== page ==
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Abstract

Abstract Aims Patients with a left ventricular assist device (LVAD) are challenging to evaluate using conventional imaging techniques, such as standard echocardiography (SE). The aim of this pilot study was to evaluate the potential of contrast echocardiography (CE) for the evaluation of the left ventricle (LV). Methods and results This prospective study included 14 ambulatory patients (mean age 58 ± 9 years, 79% male) with a LVAD (all HeartMate 3, Abbott Laboratories, Chicago, IL, USA). Nine (64%) patients had an ischaemic cardiomyopathy, and 5 (36%) had a non-ischaemic cardiomyopathy. All patients underwent SE and CE using intravenous administration of Sonovue contrast agent (Bracco, Milan, Italy). The echocardiograms were assessed by three observers, using a standard 17-segment model of the LV. Left ventricular end-diastolic volume (LVEDV) was assessed using the biplane Simpson method. The contrast agent was well tolerated by all patients, without any side effects. Overall, SE allowed visualization of 57% of LV segments (135/238) and CE allowed visualization of 79% of LV segments (187/238), P < 0.001. Per patient, SE resulted in visualization of 9.6 ± 5.2 segments and CE was able to visualize 13.4 ± 5.8 segments (P < 0.001). Administration of contrast agent significantly improved the assessment of LVEDV (feasibility SE: 36% vs. CE: 79%, P < 0.05). Conclusion Routine use of a contrast agent appears safe when used in patients having a new third generation LVAD and may enhance the diagnostic accuracy of transthoracic echocardiography in these patients. LV size determination can be obtained more often due to improved LV visualization using contrast agent. cardiomyopathy, contrast-enhanced echocardiography, HeartMate 3, left ventricular assist device Introduction Left ventricular assist devices (LVADs) are an increasingly used treatment option for patients with advanced heart failure refractory to optimal medical therapy, either as a bridge to cardiac transplantation or destination therapy.1–3 The introduction of the LVAD has resulted in a good long-term survival with substantial improvement in the patient’s quality of life.3 Non-invasive imaging plays an important role in the follow-up of patients with a LVAD, for the evaluation of LV function, monitoring of treatment response, and screening for potential complications.4,5 However, a substantial number of these patients exhibit an impaired image quality or may even deemed unsuitable for conventional imaging techniques including standard echocardiography (SE). Multiple studies have demonstrated that contrast echocardiography (CE) may substantially improve the endocardial border delineation and the evaluation of the LV function.6,7 CE was recently proposed as an imaging modality for the evaluation of the LV in patients with a LVAD, particularly to overcome the limitations of SE.8,9 The aim of the current pilot study was to evaluate the safety, feasibility and potential of CE in patients with a novel continuous-flow LVAD, type HeartMate 3. This a third generation LVAD, with a magnetically levitated impellor, which is a potential source of destruction of echocardiography contrast agents. The hypothesis of this study was that CE use was safe and feasible in patients with HeartMate 3 LVAD to improve visualization of the LV cavity and facilitates the determination of LV size. Methods Patient population and study protocol This prospective study included all patients with a LVAD that underwent CE. The study protocol was approved by the Medical Ethics Committee of the Erasmus Medical Center, Rotterdam, The Netherlands. All patients provided informed consent. Consecutive ambulatory patients with a LVAD (all patients had a HeartMate 3, Abbott Laboratories, Chicago, IL, USA) because of advanced heart failure due to ischaemic or non-ischaemic cardiomyopathy were asked to participate in this prospective pilot study. All patients underwent a SE examination in conjunction with CE. Exclusion criteria were contraindications for the use of ultrasound contrast agent, such as unstable angina, acute cardiac failure, acute endocarditis, known right-to-left shunts, and known allergy for microbubble contrast agents. Echocardiographic acquisition The SE and CE examinations were performed using a Philips EPIQ 7C ultrasound system (Philips Medical Systems, Bothell, USA), with an X5-1 transducer. For SE and CE, a standardized image acquisition protocol based on the American Society of Echocardiography guideline was used.10 In short, parasternal long-axis and short axis views, and apical 4-, 2- and 3-chamber views were obtained using B-mode ultrasound and colour Doppler imaging. For the CE examination, the ultrasound system was switched to its contrast mode. The contrast mode was using amplitude modulation techniques and a mechanical index of 0.1–0.5 to optimize the CE images. CE was performed using intravenous administration of SonoVue™ ultrasound contrast agent (sulphur hexafluoride microbubble suspension, Bracco S.p.A., Milan, Italy). The ultrasound contrast agent was injected in boluses of 0.5 mL, the bolus administration was repeated when necessary up to a total dose of 5.0 mL. During and after contrast administration, the patients were observed for potential side effects or complications and LVAD function parameters were monitored. For both SE and CE, cineclips were digitally stored and reviewed offline. Echocardiographic analysis The SE and CE studies were reviewed offline by three independent observers unaware of the clinical data. A 17-segment model of the LV was used to analyse the LV in three standard views: parasternal long-axis, apical 4- and 2-chamber view. The image quality of each LV segment on the SE and CE clips was independently scored as (i) interpretable or (ii) uninterpretable. If there was a discrepancy in the scores of the independent readers, a consensus was reached. LV end-diastolic dimension (LVEDD) and LV end-diastolic volume (LVEDV) were assessed on the SE and CE datasets using TomTec Arena software (TomTec Imaging Systems GmbH, Unterschleissheim, Germany). The LVEDD was measured from leading edge to leading edge on the parasternal long-axis view. The LVEDV was assessed with the biplane Simpson method using the 4- and 2-chamber apical view. Statistical analyses Statistical analyses were performed using SPSS for Windows (version 17.0, SPSS, Chicago, IL, USA) and Excel (Excel 2003, Microsoft, Redmont, USA). Continuous variables are reported as mean ± standard deviation. Categorical variables are expressed as number (%). The χ2 test was used to evaluate differences between proportions. A P-value <0.05 was considered to indicate a statistically significant difference. Results Patient characteristics The patient characteristics (mean age 58±9 years, range 43–75 years, 11 (79%) men and 3 (21%) women) are summarized in Table 1. The majority of the patients had received a LVAD because of an ischaemic cardiomyopathy (9, 64%), whereas the remaining 5 (36%) patients had a non-ischaemic cardiomyopathy. LVAD implantation was considered as a bridge to transplantation in 8 (57%) patients and a destination therapy in 6 (43%). Table 1 Clinical characteristics of the study population Characteristic Data Age (year) 58 ± 9 Men 11 (79) Height (cm) 179 ± 9 Weight (kg) 80 ± 14 BMI (kg/m2) 25 ± 4 INTERMACS Class 1–3 8 (57) INTERMACS Class 4–7 6 (43) NYHA Class 3 7 (50) NYHA Class 4 7 (50) Ischaemic cardiomyopathy 9 (64) Non-ischaemic cardiomyopathy 5 (36) Paroxysmal atrial fibrillation 6 (43) Ventricular tachycardia 11 (79) Percutaneous coronary intervention 7 (50) Coronary bypass surgery 2 (14) Characteristic Data Age (year) 58 ± 9 Men 11 (79) Height (cm) 179 ± 9 Weight (kg) 80 ± 14 BMI (kg/m2) 25 ± 4 INTERMACS Class 1–3 8 (57) INTERMACS Class 4–7 6 (43) NYHA Class 3 7 (50) NYHA Class 4 7 (50) Ischaemic cardiomyopathy 9 (64) Non-ischaemic cardiomyopathy 5 (36) Paroxysmal atrial fibrillation 6 (43) Ventricular tachycardia 11 (79) Percutaneous coronary intervention 7 (50) Coronary bypass surgery 2 (14) Data are presented as numbers of patients (percentages) or as mean ± standard deviation. BMI, body mass index; INTERMACS, Interagency Registry for Mechanically Assisted Circulatory Support; NYHA, New York Heart Association. Table 1 Clinical characteristics of the study population Characteristic Data Age (year) 58 ± 9 Men 11 (79) Height (cm) 179 ± 9 Weight (kg) 80 ± 14 BMI (kg/m2) 25 ± 4 INTERMACS Class 1–3 8 (57) INTERMACS Class 4–7 6 (43) NYHA Class 3 7 (50) NYHA Class 4 7 (50) Ischaemic cardiomyopathy 9 (64) Non-ischaemic cardiomyopathy 5 (36) Paroxysmal atrial fibrillation 6 (43) Ventricular tachycardia 11 (79) Percutaneous coronary intervention 7 (50) Coronary bypass surgery 2 (14) Characteristic Data Age (year) 58 ± 9 Men 11 (79) Height (cm) 179 ± 9 Weight (kg) 80 ± 14 BMI (kg/m2) 25 ± 4 INTERMACS Class 1–3 8 (57) INTERMACS Class 4–7 6 (43) NYHA Class 3 7 (50) NYHA Class 4 7 (50) Ischaemic cardiomyopathy 9 (64) Non-ischaemic cardiomyopathy 5 (36) Paroxysmal atrial fibrillation 6 (43) Ventricular tachycardia 11 (79) Percutaneous coronary intervention 7 (50) Coronary bypass surgery 2 (14) Data are presented as numbers of patients (percentages) or as mean ± standard deviation. BMI, body mass index; INTERMACS, Interagency Registry for Mechanically Assisted Circulatory Support; NYHA, New York Heart Association. Safety and feasibility All CE studies were performed without adverse reactions and were well tolerated. None of the patients had signs of an allergic reaction and no known or unknown side effects occurred during or after intravenous administration of the contrast agent. No changes in LVAD function parameters were observed during or after CE. The dose of the contrast agent that was necessary for an adequate CE examination in these patients with an LVAD was not different from the dose that is regularly used in our centre for CE in patients without an LVAD. Hence, there were no signs that the HeartMate 3 LVAD caused a substantial destruction of the contrast agent. Image quality SE resulted in an interpretable visualization of all 17 segments in 2 (14%) patients. In the remaining 12 (86%) patients, visualization of the LV segments was impaired (range 0–16 interpretable segments). Using SE, visualization of 57% (135/238) of LV segments was possible. Per patient, SE leads to interpretable image quality in on average 9.6 ± 5.2 LV segments. CE led to an improvement in the number of interpretable LV segments in 10 (71%) patients. Figure 1 demonstrates an improved visualization of the LV endocardial borders using CE. In 4 (29%) patients, CE did not change the image interpretation. Overall, CE resulted in a significant improvement of image quality, and visualization of 79% (187/238) LV segments was possible (P < 0.001). Per patient, CE yielded visualization of on average 13.4 ± 5.8 LV segments, an improvement of 3.8 ± 2.7 segments as compared to SE. Assessment of LVEDD was possible in all patients, both on SE (LVEDD 66 ± 14 mm) and CE (LVEDD 64 ± 11 mm). Using SE, assessment of LVEDV using the biplane Simpson method was possible in 5/14 (36%) patients on SE, with an average LVEDV of 177 ± 55 mL. In four remaining patients assessment of LVEDV on SE was possible only in the 4-chamber apical view, and in five patients assessment of LVEDV was not possible at all. Administration of contrast agent significantly improved the assessment of LVEDV (feasibility SE: 36% vs. CE: 79%, P < 0.05). Using CE, assessment of LVEDV was possible in 11/14 (79%) of patients with a LVAD (LVEDV 229 ± 68 mL). In two remaining patients assessment of LVEDV on CE was possible only in the 4-chamber apical view, and in one patient assessment of LVEDV was not possible. Figure 1 View largeDownload slide Standard echocardiography (SE) and corresponding contrast echocardiography (CE) images in a patient with advanced heart failure and a HeartMate 3 LVAD. SE resulted in a poor visualization of the LV, in both 4-chamber (A) and 2 chamber (C) apical views. After intravenous administration of the ultrasound contrast agent, CE yielded an improved visualization of the LV endocardial borders, in both 4-chamber (B) and 2 chamber (D) apical views. See Supplementary data online, Videos of this example. Figure 1 View largeDownload slide Standard echocardiography (SE) and corresponding contrast echocardiography (CE) images in a patient with advanced heart failure and a HeartMate 3 LVAD. SE resulted in a poor visualization of the LV, in both 4-chamber (A) and 2 chamber (C) apical views. After intravenous administration of the ultrasound contrast agent, CE yielded an improved visualization of the LV endocardial borders, in both 4-chamber (B) and 2 chamber (D) apical views. See Supplementary data online, Videos of this example. Discussion The main findings of the present study are: (i) that CE in patients with an LVAD is safe and feasible and (ii) CE significantly improves the visualization of the endocardial borders of the LV. Imaging of the LV and evaluation of LVEDV is clinically relevant to monitor changes in LV function and size in response to therapy and to detect potential complications, such as intracardiac thrombi and blood flow stasis. Continuous-flow LVADs are increasingly being used in patients with advanced heart failure, as a bridge to LV recovery, cardiac transplantation, or as destination therapy.1–3 The evaluation of LV shape, function and intracardiac blood flow in patients with a LVAD may be challenging. SE is currently used as the main imaging method in the evaluation of these patients. The current study demonstrates that SE in these patients is associated with a significantly impaired image quality. Several factors may explain the impaired image quality. First, the LVAD and the inflow and outflow cannulas limit the acoustic window. Second, the device may cause artefacts. Third, patients with a LVAD cannot always be optimally positioned for echocardiography. Finally, additional factors like bandages and concomitant lung disease hinder accurate visualization of segmental and global LV function. Computed tomography has been used in the evaluation of these patients, but this technique is also limited by artefacts caused by the LVAD. Additionally the use of iodinated contrast agent is a limitation of that technique, particularly in those with an impaired renal function. Cardiac magnetic resonance imaging cannot be used because of the metal components of the LVAD. The American Society of Echocardiography and the European Association of Echocardiography have recognized the clinical value of CE and issued position papers providing guidelines.10–12 It has become clear that CE is a safe imaging modality13,14 that may provide improved image quality or information that cannot be obtained by SE in stable and critically ill patients.15,16 Clinical applications of CE include: improvement of LV endocardial border delineation, reduction of variability in assessment of LV volumes and function, increase reader confidence, and assessment of LV structural abnormalities: apical variant of hypertrophic cardiomyopathy, ventricular non-compaction, apical thrombus, aneurysm, pseudo aneurysm, myocardial rupture and intracardiac masses (tumours and thrombi).6,7,10–12 Recently, CE has been proposed, in a case-report8 and a retrospective case series,9 as a potentially useful imaging modality in the evaluation of patients with a LVAD. Moser et al.8 reported the case of a 25-year-old woman with a non-ischaemic cardiomyopathy and a LVAD (HeartMate II). Echocardiography revealed an apical pseudo aneurysm on SE, additional CE demonstrated a bidirectional flow between the LV and the pseudo-aneurysm evident by contrast enhancement. This case demonstrates the critical role of SE and CE in the follow-up of patients with a LVAD to confirm circulatory function and exclude device-related complications. Fine et al.9 retrospectively reviewed the records of 251 patients with a LVAD implantation who received a clinically indicated echocardiogram. Of them, 10 (4%) patients with a LVAD (HeartMate II in 9, Heartmate XVE in 1 patient) underwent a CE study, of whom 2 patients had a repeat CE study. No adverse events or known side-effects occurred during or after CE. These patients underwent a CE because of a suboptimal endocardial border delineation during SE. The use of contrast agent (Definity in 9 and Optison in 3 patients) aided image interpretation in 10 (83%) CE examinations. The current prospective study confirms that CE in patients with a LVAD (all patients had a HeartMate 3) is safe, and can be performed with a regular dose of contrast agent (Sonovue). There were no signs that the LVAD caused a substantial destruction of the contrast agent. This study has clinically relevant implications. This study shows that the SE allowed visualization of 57% of LV segments. After safe and easy intravenous administration of the ultrasound contrast agent, CE resulted in visualization of 79% of LV segments. Moreover, LV size determination could be obtained more often due to improved LV visualization using CE. Clearly, segmental and global LV function and LVEDV are important parameters in patients with a LVAD to monitor alterations in response to therapy and to diagnose potential complications. This study has several limitations. First, because this was a pilot study, the number of patients that was considered was small. Second, potential destruction of the contrast agent by the LVAD was visually assessed and could not be quantitatively assessed. Third, this study was performed with Sonovue contrast agent, and it is not clear whether the results can be extrapolated to CE using other agents. Fourth, all of the patients had a HeartMate 3 LVAD, and it is not sure whether the current results can be extrapolated to patients with other LVAD systems. Fifth, the mentioned contraindications were considered at the time of the study conception and design, recently the contraindications have been removed by the US Food and Drug Administration Conclusion Routine use of a contrast agent appears safe when used in patients having a new third generation LVAD and may enhance the diagnostic accuracy of transthoracic echocardiography in these patients. LV size determination can be obtained more often due to improved LV visualization using contrast agent. Supplementary data Supplementary data are available at European Heart Journal-Cardiovascular Imaging online. Conflict of interest: None declared. References 1 Slaughter MS , Rogers JG , Milano CA , Russell SD , Conte JV , Feldman D et al. Advanced heart failure treated with continuous-flow left ventricular assist device . N Engl J Med 2009 ; 361 : 2241 – 51 . Google Scholar CrossRef Search ADS PubMed 2 Jorde UP , Kushwaha SS , Tatooles AJ , Naka Y , Bhat G , Long JW et al. Results of the destination therapy post-food and drug administration approval study with a continuous flow left ventricular assist device: a prospective study using the INTERMACS registry (Interagency Registry for Mechanically Assisted Circulatory Support) . J Am Coll Cardiol 2014 ; 63 : 1751 – 7 . Google Scholar CrossRef Search ADS PubMed 3 McIlvennan CK , Magid KH , Ambardekar AV , Thompson JS , Matlock DD , Allen LA. Clinical outcomes after continuous-flow left ventricular assist device: a systematic review . Circ Heart Fail 2014 ; 7 : 1003 – 13 . Google Scholar CrossRef Search ADS PubMed 4 Estep JD , Stainback RF , Little SH , Torre G , Zoghbi WA. The role of echocardiography and other imaging modalities in patients with left ventricular assist devices . JACC Cardiovasc Imaging 2010 ; 3 : 1049 – 64 . Google Scholar CrossRef Search ADS PubMed 5 Ammar KA , Umland MM , Kramer C , Sulemanjee N , Jan MF , Khandheria BK et al. The ABCs of left ventricular assist device echocardiography: a systematic approach . Eur Heart J Cardiovasc Imaging 2012 ; 13 : 885 – 99 . Google Scholar CrossRef Search ADS PubMed 6 Feinstein SB , Coll B , Staub D , Adam D , Schinkel AF , ten Cate FJ et al. Contrast enhanced ultrasound imaging . J Nucl Cardiol 2010 ; 17 : 106 – 15 . Google Scholar CrossRef Search ADS PubMed 7 Schinkel AF , Kaspar M , Staub D. Contrast-enhanced ultrasound: clinical applications in patients with atherosclerosis . Int J Cardiovasc Imaging 2016 ; 32 : 35 – 48 . Google Scholar CrossRef Search ADS PubMed 8 Moser AR , Hockman D , Magalski A , Main ML , Khumri TM , Austin BA. Apical pseudoaneurysm following continuous flow left ventricular assist device placement . Circ Heart Fail 2012 ; 5 : e53 – 4 . Google Scholar CrossRef Search ADS PubMed 9 Fine NM , Abdelmoneim SS , Dichak A , Kushwaha SS , Park SJ , Mulvagh SL. Safety and feasibility of contrast echocardiography for LVAD evaluation . JACC Cardiovasc Imaging 2014 ; 7 : 429 – 30 . Google Scholar CrossRef Search ADS PubMed 10 Porter TR , Abdelmoneim S , Belcik JT , McCulloch ML , Mulvagh SL , Olson JJ et al. Guidelines for the cardiac sonographer in the performance of contrast echocardiography: a focused update from the American Society of Echocardiography . J Am Soc Echocardiogr 2014 ; 27 : 797 – 810 . Google Scholar CrossRef Search ADS PubMed 11 Mulvagh SL , Rakowski H , Vannan MA , Abdelmoneim SS , Becher H , Bierig SM et al. American Society of Echocardiography consensus statement on the clinical applications of ultrasonic contrast agents in echocardiography . J Am Soc Echocardiogr 2008 ; 21 : 1179 – 201 . Google Scholar CrossRef Search ADS PubMed 12 Senior R , Becher H , Monaghan M , Agati L , Zamorano J , Vanoverschelde JL et al. Contrast echocardiography: evidence-based recommendations by European Association of Echocardiography . Eur J Echocardiogr 2009 ; 10 : 194 – 212 . Google Scholar CrossRef Search ADS PubMed 13 Main ML , Ryan AC , Davis TE , Albano MP , Kusnetzky LL , Hibberd M. Acute mortality in hospitalized patients undergoing echocardiography with and without an ultrasound contrast agent (multicenter registry results in 4,300,966 consecutive patients) . Am J Cardiol 2008 ; 102 : 1742 – 6 . Google Scholar CrossRef Search ADS PubMed 14 Main ML , Hibberd MG , Ryan A , Lowe TJ , Miller P , Bhat G. Acute mortality in critically ill patients undergoing echocardiography with or without an ultrasound contrast agent . JACC Cardiovasc Imaging 2014 ; 7 : 40 – 8 . Google Scholar CrossRef Search ADS PubMed 15 Reilly JP , Tunick PA , Timmermans RJ , Stein B , Rosenzweig BP , Kronzon I. Contrast echocardiography clarifies uninterpretable wall motion in intensive care unit patients . J Am Coll Cardiol 2000 ; 35 : 485 – 90 . Google Scholar CrossRef Search ADS PubMed 16 Kurt M , Shaikh KA , Peterson L , Kurrelmeyer KM , Shah G , Nagueh SF et al. Impact of contrast echocardiography on evaluation of ventricular function and clinical management in a large prospective cohort . J Am Coll Cardiol 2009 ; 53 : 802 – 10 . Google Scholar CrossRef Search ADS PubMed Published on behalf of the European Society of Cardiology. All rights reserved. © The Author 2017. For permissions, please email: journals.permissions@oup.com. This article is published and distributed under the terms of the Oxford University Press, Standard Journals Publication Model (https://academic.oup.com/journals/pages/about_us/legal/notices)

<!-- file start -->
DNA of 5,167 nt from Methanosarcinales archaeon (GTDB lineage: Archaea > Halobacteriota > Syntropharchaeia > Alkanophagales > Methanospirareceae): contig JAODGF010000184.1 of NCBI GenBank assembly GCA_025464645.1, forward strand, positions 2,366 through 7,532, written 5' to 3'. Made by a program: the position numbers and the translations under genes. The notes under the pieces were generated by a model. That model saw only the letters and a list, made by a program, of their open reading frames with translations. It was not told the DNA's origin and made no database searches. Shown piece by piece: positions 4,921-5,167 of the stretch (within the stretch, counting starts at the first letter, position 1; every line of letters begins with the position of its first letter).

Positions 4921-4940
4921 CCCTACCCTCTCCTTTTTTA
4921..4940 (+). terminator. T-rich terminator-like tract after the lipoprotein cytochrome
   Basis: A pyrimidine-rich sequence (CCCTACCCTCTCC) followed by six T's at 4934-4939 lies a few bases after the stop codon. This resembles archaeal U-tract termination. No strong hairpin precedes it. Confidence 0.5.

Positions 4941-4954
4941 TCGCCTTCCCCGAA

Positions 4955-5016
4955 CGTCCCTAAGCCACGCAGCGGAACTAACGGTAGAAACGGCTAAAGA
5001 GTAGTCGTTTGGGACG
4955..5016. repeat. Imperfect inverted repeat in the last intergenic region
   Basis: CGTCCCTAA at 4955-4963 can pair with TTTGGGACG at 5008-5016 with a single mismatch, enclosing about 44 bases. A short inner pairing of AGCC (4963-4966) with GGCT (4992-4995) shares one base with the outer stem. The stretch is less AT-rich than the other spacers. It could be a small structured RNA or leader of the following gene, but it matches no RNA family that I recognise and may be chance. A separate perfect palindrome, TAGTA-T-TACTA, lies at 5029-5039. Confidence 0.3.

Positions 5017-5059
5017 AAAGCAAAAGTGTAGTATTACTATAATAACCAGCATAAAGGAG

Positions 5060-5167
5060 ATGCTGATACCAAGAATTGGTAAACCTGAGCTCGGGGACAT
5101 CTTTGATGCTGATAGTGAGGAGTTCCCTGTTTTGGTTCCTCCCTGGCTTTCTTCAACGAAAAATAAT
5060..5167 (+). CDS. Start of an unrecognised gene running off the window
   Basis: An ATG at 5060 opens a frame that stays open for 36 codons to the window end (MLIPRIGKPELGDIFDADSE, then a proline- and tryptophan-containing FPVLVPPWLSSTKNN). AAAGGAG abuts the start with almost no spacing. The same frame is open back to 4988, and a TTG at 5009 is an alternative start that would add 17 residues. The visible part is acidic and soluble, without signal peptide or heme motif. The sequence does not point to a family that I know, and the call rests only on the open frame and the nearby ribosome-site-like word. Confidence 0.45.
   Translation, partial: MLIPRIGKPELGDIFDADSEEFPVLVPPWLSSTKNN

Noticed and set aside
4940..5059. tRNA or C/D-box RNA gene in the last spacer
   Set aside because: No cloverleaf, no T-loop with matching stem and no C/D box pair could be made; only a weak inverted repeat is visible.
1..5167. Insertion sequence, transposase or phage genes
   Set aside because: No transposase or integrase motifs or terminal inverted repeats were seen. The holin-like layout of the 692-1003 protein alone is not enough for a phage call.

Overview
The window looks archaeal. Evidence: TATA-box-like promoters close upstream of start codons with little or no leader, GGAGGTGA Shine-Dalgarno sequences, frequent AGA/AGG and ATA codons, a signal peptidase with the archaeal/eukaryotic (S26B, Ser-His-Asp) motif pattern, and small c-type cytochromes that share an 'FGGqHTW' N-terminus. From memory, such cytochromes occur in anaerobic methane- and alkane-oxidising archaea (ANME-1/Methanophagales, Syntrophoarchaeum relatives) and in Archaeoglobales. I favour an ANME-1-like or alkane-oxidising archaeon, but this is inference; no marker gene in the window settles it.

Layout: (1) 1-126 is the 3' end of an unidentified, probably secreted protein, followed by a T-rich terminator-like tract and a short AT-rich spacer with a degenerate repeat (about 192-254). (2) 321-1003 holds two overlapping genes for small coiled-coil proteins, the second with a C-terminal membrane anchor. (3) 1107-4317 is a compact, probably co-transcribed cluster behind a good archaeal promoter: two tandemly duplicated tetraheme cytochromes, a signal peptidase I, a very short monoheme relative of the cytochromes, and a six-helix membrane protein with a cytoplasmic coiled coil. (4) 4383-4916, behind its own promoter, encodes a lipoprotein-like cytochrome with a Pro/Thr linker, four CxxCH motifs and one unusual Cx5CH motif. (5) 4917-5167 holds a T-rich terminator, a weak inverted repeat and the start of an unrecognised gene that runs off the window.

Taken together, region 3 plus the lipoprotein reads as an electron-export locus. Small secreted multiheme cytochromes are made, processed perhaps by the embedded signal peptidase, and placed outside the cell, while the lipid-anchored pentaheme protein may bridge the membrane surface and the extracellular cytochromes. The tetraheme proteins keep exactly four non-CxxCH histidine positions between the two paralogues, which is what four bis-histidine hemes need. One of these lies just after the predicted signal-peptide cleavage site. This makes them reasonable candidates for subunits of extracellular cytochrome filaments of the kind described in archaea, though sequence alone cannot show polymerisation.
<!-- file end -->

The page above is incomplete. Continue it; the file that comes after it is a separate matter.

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European Heart Journal – Cardiovascular ImagingOxford University Press

Published: Jul 26, 2017